Consider holding a Ramadan Iftar dinner . Iftar is the Arabic word for the meal served at sunset when we break the fast (it’s literally our ‘breakfast’). This will be a nice gesture for Muslim coworkers and will give others the opportunity to learn about and partake in Ramadan festivities. Although there is no specific type of meal designated for iftars, it is is tradition to break the fast with a sweet and refreshing date before moving to a full-on dinner
Fasting is not an excuse
Although energy levels might be low, the point of fasting is not to slack off from our other duties and responsibilities. We believe that we are rewarded for continuing to work and produce during our fasts. Fasting is not a reason to push meetings, clear schedules, or take a lighter load on projects.
That said – we don’t mind if you help work in a nap time for us!
Ramadan is a time for community and charity. There are iftar dinners held at mosques every night (you are welcome to join the fun – even if you’re not fasting!) and night time prayer vigils throughout the month. We give charity in abundance and make an extra effort to partake in community service. Throughout it all, we maintain an ambiance of joy and gratitude for all that God has blessed us with, and reflect on those in this world who have been given much less. This is a time for all of us–not just Muslims–to renew our spiritual intentions, increase our knowledge, and change ourselves for the better.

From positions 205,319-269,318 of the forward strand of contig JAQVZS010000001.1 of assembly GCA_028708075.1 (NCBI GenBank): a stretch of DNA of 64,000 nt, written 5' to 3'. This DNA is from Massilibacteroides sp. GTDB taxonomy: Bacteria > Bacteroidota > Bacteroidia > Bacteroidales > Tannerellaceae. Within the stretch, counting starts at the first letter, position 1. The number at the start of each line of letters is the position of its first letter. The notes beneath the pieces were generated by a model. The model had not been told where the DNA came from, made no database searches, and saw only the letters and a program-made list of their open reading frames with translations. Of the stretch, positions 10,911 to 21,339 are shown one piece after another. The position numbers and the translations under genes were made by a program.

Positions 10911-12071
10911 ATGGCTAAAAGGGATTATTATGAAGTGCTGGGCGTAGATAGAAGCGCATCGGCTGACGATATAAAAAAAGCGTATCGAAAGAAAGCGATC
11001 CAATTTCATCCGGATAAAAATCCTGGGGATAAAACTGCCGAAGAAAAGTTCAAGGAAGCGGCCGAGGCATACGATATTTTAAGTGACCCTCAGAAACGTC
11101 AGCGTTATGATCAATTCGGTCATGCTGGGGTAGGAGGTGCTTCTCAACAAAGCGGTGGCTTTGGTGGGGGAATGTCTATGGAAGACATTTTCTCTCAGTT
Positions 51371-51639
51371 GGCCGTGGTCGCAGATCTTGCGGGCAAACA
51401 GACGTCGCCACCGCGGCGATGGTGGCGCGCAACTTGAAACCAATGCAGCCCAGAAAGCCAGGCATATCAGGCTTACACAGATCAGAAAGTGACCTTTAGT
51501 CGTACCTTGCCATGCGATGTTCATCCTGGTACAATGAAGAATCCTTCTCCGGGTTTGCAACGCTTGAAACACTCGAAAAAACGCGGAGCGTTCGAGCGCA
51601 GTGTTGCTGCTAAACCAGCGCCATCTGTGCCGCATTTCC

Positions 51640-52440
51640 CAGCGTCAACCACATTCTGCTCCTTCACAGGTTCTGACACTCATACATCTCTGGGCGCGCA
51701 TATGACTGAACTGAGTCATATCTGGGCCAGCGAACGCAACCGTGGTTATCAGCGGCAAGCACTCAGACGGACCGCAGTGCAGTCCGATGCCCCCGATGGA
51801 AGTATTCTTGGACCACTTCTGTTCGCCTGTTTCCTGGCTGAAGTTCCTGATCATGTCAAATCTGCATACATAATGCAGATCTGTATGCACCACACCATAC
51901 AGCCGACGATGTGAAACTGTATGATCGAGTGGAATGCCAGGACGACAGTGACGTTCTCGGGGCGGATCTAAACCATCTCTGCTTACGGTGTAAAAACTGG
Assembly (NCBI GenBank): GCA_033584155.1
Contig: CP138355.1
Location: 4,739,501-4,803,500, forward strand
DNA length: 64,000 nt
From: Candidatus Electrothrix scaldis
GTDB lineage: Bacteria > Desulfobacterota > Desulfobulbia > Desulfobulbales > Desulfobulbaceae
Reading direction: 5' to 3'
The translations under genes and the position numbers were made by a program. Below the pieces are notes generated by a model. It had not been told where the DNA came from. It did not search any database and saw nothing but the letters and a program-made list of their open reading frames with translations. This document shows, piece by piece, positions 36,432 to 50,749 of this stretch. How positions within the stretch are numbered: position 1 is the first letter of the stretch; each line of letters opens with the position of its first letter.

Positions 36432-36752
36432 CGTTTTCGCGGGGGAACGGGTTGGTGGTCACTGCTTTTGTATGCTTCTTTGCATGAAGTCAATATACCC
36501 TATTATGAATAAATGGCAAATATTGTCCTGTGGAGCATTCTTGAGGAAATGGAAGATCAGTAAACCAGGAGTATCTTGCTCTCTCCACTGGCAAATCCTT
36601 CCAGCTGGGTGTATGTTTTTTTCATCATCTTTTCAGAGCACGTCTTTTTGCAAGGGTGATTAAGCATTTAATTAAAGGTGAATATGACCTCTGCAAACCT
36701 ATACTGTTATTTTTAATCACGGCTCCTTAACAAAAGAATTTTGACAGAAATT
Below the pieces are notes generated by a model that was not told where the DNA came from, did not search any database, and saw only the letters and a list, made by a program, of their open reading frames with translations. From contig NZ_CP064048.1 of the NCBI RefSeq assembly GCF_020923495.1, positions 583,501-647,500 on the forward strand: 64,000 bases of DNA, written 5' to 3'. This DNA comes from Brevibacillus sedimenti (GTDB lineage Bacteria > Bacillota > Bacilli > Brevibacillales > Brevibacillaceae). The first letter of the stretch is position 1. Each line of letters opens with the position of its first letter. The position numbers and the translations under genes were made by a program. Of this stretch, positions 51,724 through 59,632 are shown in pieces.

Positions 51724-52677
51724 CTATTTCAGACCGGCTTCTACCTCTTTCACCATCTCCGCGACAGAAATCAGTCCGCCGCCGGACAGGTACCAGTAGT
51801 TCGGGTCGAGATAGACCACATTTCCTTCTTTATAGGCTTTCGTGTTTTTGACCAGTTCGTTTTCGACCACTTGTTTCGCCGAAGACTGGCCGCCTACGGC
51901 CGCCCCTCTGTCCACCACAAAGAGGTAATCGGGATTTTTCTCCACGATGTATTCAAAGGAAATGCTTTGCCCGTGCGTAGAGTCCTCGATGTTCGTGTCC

Thanks for this guide! Really helpful for non-muslims. One of my colleagues in my team is muslim and is fasting for Ramadan. Do you think it would be acceptable for us as non-muslims to get him a Happy Eid card for the first day of Eid?
Plz let me cite your comment mister, coz i've been saying it for long that many non-Muslims do have respect for Islam and for our Muslim beliefs more than some of the Muslims. Me and my religious Muslim colleague have been respected and had our beliefs respected by our European non-Muslim colleagues more than our MUSLIM direct manager, if any one would believe that. Our previous direct manager was an Australian lady who was a gift from God, as a manager. Our new Muslim direct manager is a torture from the devil. And I know that still no one would believe it. So who is the real Muslim? is it this allegedly one who makes us hate ourselves with his inhumane behavior, or this Catholic lady who used to treat us like her own blood brothers???
Thanks very much for this guide! As a non-Muslim who has just recently had the pleasure of meeting and working with some awesome and cool Muslims, this helps me to understand a little more about Ramadan. One question though. Since we are up in Northern Canada and the sun barely goes down past the horizon, and this doesn't usually happen until past midnight, is there any guidelines for what is considered sunset?